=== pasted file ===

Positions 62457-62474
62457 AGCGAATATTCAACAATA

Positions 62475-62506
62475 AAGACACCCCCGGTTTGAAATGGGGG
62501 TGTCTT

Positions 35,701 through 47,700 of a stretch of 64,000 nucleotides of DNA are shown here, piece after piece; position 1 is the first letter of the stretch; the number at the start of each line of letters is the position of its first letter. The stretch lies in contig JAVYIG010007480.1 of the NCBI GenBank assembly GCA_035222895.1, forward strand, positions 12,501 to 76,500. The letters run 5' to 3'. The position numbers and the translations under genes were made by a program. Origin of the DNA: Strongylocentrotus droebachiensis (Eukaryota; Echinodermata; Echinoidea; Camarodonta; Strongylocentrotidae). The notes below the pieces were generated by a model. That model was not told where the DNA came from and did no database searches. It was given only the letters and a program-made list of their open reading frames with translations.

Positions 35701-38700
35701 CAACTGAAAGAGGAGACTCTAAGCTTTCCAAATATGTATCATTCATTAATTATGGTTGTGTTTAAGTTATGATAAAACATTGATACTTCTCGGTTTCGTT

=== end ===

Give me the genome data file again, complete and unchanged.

Positions 62457-62474
62457 AGCGAATATTCAACAATA

Positions 62475-62506
62475 AAGACACCCCCGGTTTGAAATGGGGG
62501 TGTCTT

Positions 35,701 through 47,700 of a stretch of 64,000 nucleotides of DNA are shown here, piece after piece; position 1 is the first letter of the stretch; the number at the start of each line of letters is the position of its first letter. The stretch lies in contig JAVYIG010007480.1 of the NCBI GenBank assembly GCA_035222895.1, forward strand, positions 12,501 to 76,500. The letters run 5' to 3'. The position numbers and the translations under genes were made by a program. Origin of the DNA: Strongylocentrotus droebachiensis (Eukaryota; Echinodermata; Echinoidea; Camarodonta; Strongylocentrotidae). The notes below the pieces were generated by a model. That model was not told where the DNA came from and did no database searches. It was given only the letters and a program-made list of their open reading frames with translations.

Positions 35701-38700
35701 CAACTGAAAGAGGAGACTCTAAGCTTTCCAAATATGTATCATTCATTAATTATGGTTGTGTTTAAGTTATGATAAAACATTGATACTTCTCGGTTTCGTT